The September, 2009 article in MOTHER JONES by David Goodman, entitled, "A Few Good Kids?," deals with the heavy military recruitment of at-risk (low-income and/or minority and/or less academic youth) and the insidious invasion of student privacy under the No Child Left Behind Act and the JAMRS (consumer) database maintained by the Pentagon. See
*  Students must opt-out EVERY YEAR.
*  Traditionally, the deadline for opting-out for the year is October 1.
*  Students do NOT require parental or guardian consent to opt-out.
*  EVERY high school students' personal information is being released to military recruiters -- not just those of juniors and seniors!
*  Girls are NOT exempt from this provision.
*  At registration -- before the beginning of the school year.  There is usually a checkbox on the registration form that allows for opting-out.
*  By going directly to their school main office and amending their registration form if they have not checked the box to opt-out.  (If they don't remember whether they opted-out or not, students can go to the main office to verify the information on their form.)
*  By submitting an opt-out form (either that supplied by Recruiter Watch volunteers or by download at to their school's main office.
*  Talk to your family, your neighbors and the youth in your circles about the effects of militarization on victims and perpetrators.  Remind high school youth about the opt-out provision on their high school registration form.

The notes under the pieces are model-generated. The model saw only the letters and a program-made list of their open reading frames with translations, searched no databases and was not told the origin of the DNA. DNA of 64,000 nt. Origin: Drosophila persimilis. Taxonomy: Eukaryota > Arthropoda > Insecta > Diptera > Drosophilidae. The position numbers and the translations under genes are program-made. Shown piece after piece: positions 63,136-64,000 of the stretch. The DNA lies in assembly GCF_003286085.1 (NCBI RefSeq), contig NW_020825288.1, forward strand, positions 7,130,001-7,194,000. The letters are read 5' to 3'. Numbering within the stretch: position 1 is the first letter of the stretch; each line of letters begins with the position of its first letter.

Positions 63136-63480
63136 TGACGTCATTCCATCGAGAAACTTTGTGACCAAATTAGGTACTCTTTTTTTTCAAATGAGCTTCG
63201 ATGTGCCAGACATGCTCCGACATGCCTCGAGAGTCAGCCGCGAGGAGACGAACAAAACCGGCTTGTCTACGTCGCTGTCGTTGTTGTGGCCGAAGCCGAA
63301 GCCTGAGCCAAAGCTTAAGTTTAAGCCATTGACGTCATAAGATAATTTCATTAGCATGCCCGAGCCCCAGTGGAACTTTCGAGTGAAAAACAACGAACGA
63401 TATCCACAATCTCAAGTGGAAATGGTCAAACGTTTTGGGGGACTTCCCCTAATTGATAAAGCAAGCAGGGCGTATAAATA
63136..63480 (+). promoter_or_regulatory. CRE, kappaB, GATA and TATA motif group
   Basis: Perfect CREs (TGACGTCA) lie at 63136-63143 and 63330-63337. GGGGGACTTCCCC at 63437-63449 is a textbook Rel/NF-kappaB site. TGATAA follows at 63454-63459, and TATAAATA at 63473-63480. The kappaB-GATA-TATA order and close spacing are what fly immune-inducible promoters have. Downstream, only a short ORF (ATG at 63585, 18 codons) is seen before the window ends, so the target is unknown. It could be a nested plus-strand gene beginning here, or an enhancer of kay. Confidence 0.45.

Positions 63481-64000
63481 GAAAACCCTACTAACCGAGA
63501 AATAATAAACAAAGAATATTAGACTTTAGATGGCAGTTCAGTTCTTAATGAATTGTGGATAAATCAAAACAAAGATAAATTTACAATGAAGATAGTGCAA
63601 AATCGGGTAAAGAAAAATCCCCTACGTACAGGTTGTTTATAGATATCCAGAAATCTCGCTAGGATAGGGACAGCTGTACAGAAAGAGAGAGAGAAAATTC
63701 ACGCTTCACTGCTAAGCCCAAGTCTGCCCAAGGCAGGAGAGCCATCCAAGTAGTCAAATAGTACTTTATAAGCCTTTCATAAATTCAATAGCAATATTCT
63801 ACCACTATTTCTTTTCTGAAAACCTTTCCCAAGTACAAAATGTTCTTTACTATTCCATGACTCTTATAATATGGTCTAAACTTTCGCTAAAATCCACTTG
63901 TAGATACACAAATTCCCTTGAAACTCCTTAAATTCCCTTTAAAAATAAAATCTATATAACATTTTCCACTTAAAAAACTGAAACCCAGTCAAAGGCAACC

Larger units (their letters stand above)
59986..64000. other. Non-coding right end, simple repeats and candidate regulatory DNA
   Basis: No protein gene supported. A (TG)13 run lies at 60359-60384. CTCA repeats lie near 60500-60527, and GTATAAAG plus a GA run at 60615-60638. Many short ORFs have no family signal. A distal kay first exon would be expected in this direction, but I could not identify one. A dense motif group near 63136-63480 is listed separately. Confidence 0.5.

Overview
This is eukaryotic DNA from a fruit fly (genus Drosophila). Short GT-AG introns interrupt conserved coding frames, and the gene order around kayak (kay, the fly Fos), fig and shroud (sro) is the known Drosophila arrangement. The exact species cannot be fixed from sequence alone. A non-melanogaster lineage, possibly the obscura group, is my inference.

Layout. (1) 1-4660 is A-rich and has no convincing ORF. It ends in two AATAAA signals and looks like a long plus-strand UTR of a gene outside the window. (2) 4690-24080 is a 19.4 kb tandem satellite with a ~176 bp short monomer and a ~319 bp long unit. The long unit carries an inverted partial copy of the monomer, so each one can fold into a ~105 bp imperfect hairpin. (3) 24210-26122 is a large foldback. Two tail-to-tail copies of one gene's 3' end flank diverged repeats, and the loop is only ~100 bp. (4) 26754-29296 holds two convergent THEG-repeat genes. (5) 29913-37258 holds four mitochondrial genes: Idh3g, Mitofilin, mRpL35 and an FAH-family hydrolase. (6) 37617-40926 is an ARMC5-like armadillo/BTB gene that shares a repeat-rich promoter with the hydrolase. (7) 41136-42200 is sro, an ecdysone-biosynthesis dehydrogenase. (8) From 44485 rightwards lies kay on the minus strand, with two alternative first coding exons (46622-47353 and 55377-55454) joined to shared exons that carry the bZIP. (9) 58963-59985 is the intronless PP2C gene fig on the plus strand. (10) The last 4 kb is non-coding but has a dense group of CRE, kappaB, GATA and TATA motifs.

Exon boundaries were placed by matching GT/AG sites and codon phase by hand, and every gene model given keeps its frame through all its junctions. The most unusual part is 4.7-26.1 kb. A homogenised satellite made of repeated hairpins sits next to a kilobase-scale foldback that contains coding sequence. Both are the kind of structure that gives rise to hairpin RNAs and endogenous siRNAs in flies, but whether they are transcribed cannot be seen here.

*  Educate yourselves about truth-in-recruiting issues.  Share your knowledge with others!
*  Volunteer with Recruiter Watch for its upcoming opt-out campaign.  Recruiter Watch can be contacted at  
(Sgt. Abe the Honest Recruiter speaks to parents in English and Spanish)
The American Friends Service Committee has generously provided an on-line version of its very popular IT'S MY LIFE:  A GUIDE TO ALTERNATIVES AFTER HIGH SCHOOL as a FREE computer download. See
(Center on Conscience and War provides a state-by-state
listing of alternatives to military enlistment.)
American Friends Service Committee (AFSC)
"Before You Enlist" -- in English and Spanish
Video:  "Before You Enlist" (revised 2011) (in English and Spanish)
Quaker House (Sgt. Abe the Honest Recruiter Tells All!) (comic book in English and Spanish)
National Network Opposing Militarization of Youth (NNOMY)
Project Yano (Project Youth and Nonmilitary Opportunities)
(Click on Military Enlistment)
War Resisters League (WRL)
(Click on Programs/Counter-Recruitment; G.I. Rights Resistance)
(Check out Ya-Ya Network's and WRL's new brochure, "Know Before You Go 'Cause There's No Reset Button.")
Ya-Ya Network (Youth Activists, Youth Allies)

Oregon Save Our Schools is calling on citizens across the state to participate in a Save Our Schools Action Day,  Please come to rally for Jefferson Cluster Schools!  Saturday, January 26, 12:00pm
Jefferson High School  at N Killingsworth and Kerby